Invisible Artistry: The restoration of a late seventeenth-century London town house

Carolin C. Young

Carolin C. Young Furniture & Decorative Arts

When a client asked the London antiques dealer Robert Young to visit his newly acquired house he could not have known that this visit would be the start of an odyssey of some four years of architectural and design transformation.

In the past, the client (referred to here as Charles in honor of Charles II, who reigned when the building was constructed) had purchased various pieces of the vernacular furniture that Robert and his wife Josyane are known for, and he had even contacted them once about their parallel design business, Riviére Interiors, though that inquiry had gone no further. But some four years ago he reappeared at the Youngs’ gallery ready for a new life in a new place. At that time he purchased a large oak refectory table of about 1620 with a magnificent double stretcher that had come from the Easebourne Priory in West Sussex, declaring that it would be perfect for the new house (see Fig. 5). He had started on the renovation and requested Robert Young’s opinion about the project.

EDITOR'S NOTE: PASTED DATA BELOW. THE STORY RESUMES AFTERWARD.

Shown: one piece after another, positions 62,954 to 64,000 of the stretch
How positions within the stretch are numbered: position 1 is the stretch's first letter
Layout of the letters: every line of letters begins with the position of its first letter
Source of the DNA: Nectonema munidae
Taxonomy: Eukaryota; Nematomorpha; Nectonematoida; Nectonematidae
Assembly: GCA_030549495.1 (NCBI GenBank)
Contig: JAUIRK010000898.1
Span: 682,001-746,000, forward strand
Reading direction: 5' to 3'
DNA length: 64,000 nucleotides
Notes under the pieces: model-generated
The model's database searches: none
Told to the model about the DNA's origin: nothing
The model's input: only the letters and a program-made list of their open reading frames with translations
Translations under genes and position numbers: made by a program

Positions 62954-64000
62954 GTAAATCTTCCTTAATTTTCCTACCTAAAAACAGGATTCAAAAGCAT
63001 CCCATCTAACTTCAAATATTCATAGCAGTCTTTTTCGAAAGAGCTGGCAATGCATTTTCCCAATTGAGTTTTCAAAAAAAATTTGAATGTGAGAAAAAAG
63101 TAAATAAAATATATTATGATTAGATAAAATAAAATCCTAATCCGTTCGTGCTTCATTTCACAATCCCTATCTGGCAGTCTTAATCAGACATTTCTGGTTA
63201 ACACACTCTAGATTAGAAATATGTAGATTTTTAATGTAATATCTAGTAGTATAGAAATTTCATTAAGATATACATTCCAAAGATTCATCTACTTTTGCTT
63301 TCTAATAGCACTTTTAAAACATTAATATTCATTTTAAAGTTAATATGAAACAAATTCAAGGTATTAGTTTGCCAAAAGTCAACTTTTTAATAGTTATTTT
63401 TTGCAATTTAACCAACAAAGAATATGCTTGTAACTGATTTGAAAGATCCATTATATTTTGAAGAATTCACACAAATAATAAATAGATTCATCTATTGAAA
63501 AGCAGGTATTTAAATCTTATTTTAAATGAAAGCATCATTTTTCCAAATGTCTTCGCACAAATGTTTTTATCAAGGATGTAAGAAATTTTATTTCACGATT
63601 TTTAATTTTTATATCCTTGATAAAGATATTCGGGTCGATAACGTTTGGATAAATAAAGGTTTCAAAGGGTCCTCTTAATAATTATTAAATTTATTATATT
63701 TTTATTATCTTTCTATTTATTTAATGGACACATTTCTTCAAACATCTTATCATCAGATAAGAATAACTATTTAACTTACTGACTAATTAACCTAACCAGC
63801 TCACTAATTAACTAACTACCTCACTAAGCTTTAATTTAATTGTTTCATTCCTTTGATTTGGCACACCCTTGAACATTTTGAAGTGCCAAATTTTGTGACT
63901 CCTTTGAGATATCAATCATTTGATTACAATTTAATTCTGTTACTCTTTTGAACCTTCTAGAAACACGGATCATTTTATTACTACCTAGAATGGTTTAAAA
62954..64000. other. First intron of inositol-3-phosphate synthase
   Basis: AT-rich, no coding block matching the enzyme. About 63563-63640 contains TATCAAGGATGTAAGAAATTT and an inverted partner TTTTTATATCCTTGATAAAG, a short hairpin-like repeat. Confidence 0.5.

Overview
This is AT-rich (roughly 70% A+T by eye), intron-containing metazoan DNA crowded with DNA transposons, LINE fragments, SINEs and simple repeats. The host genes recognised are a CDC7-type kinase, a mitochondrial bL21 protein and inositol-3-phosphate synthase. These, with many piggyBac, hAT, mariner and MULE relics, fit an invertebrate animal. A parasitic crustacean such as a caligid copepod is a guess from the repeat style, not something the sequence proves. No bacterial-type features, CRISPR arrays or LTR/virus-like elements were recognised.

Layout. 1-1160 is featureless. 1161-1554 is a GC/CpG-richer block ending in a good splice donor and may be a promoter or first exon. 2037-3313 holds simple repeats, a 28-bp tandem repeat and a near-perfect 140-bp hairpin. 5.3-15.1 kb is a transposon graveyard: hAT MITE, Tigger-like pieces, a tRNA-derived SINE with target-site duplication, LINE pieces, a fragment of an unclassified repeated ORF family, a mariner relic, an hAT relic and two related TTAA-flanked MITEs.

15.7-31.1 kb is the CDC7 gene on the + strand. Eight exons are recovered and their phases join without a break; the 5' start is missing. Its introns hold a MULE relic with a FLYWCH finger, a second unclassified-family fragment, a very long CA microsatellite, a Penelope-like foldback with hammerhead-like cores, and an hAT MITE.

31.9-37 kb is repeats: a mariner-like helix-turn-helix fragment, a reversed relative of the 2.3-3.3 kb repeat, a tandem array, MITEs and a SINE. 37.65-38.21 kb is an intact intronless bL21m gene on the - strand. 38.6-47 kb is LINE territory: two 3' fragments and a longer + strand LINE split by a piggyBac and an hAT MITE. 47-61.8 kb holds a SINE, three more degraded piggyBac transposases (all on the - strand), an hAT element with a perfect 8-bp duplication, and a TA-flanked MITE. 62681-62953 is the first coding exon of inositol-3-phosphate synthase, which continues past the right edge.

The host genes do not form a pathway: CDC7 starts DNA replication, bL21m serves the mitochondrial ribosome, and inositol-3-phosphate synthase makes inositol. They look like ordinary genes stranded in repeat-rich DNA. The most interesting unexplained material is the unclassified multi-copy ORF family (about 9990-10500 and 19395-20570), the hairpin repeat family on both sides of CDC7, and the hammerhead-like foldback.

Young arrived and was enchanted by the brick semidetached town house of about 1670 above Hampstead Heath in North London. The house is a rare survivor of the period and Young admired the generous proportions of its windows. But when he saw that the workmen were preparing to sand down the ancient floorboards he expressed his disapproval and suggested to Charles that they instead treat the floors sensitively to protect the original surface. Although the workmen had never done the kind of labor-intensive restoration that Young suggested, they eventually followed his guidance with the result that the house now has remarkable floors.

  • Fig. A Welsh oak canopy dresser of c. 1760 holds a collection of eighteenth-century English delftware. It is flanked by a pair of seventeenth-century high-back walnut hall chairs, probably Huguenot, c. 1680-1700, with carved crest rails, splats, and legs, and original caning.